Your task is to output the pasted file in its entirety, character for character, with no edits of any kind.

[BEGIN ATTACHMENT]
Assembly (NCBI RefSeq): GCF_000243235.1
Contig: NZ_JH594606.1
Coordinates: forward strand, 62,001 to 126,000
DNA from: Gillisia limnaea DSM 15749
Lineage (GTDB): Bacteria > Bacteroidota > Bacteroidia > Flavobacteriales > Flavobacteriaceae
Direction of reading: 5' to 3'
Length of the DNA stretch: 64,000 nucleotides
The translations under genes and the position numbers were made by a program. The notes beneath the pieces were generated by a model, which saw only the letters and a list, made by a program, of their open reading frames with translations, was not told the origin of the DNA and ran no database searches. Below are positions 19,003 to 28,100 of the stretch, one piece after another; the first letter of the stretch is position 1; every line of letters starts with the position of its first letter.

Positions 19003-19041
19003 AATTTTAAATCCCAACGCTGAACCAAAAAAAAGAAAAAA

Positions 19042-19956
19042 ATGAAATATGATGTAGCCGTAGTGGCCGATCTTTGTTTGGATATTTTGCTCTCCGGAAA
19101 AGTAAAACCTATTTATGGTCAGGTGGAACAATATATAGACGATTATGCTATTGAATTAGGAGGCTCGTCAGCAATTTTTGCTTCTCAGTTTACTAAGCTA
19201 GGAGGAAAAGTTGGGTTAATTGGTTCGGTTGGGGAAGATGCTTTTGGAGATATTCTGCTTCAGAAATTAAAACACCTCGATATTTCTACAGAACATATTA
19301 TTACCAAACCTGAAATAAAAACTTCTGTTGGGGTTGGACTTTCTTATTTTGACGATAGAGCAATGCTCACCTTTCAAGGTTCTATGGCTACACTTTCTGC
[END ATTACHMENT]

Assembly (NCBI RefSeq): GCF_000243235.1
Contig: NZ_JH594606.1
Coordinates: forward strand, 62,001 to 126,000
DNA from: Gillisia limnaea DSM 15749
Lineage (GTDB): Bacteria > Bacteroidota > Bacteroidia > Flavobacteriales > Flavobacteriaceae
Direction of reading: 5' to 3'
Length of the DNA stretch: 64,000 nucleotides
The translations under genes and the position numbers were made by a program. The notes beneath the pieces were generated by a model, which saw only the letters and a list, made by a program, of their open reading frames with translations, was not told the origin of the DNA and ran no database searches. Below are positions 19,003 to 28,100 of the stretch, one piece after another; the first letter of the stretch is position 1; every line of letters starts with the position of its first letter.

Positions 19003-19041
19003 AATTTTAAATCCCAACGCTGAACCAAAAAAAAGAAAAAA

Positions 19042-19956
19042 ATGAAATATGATGTAGCCGTAGTGGCCGATCTTTGTTTGGATATTTTGCTCTCCGGAAA
19101 AGTAAAACCTATTTATGGTCAGGTGGAACAATATATAGACGATTATGCTATTGAATTAGGAGGCTCGTCAGCAATTTTTGCTTCTCAGTTTACTAAGCTA
19201 GGAGGAAAAGTTGGGTTAATTGGTTCGGTTGGGGAAGATGCTTTTGGAGATATTCTGCTTCAGAAATTAAAACACCTCGATATTTCTACAGAACATATTA
19301 TTACCAAACCTGAAATAAAAACTTCTGTTGGGGTTGGACTTTCTTATTTTGACGATAGAGCAATGCTCACCTTTCAAGGTTCTATGGCTACACTTTCTGC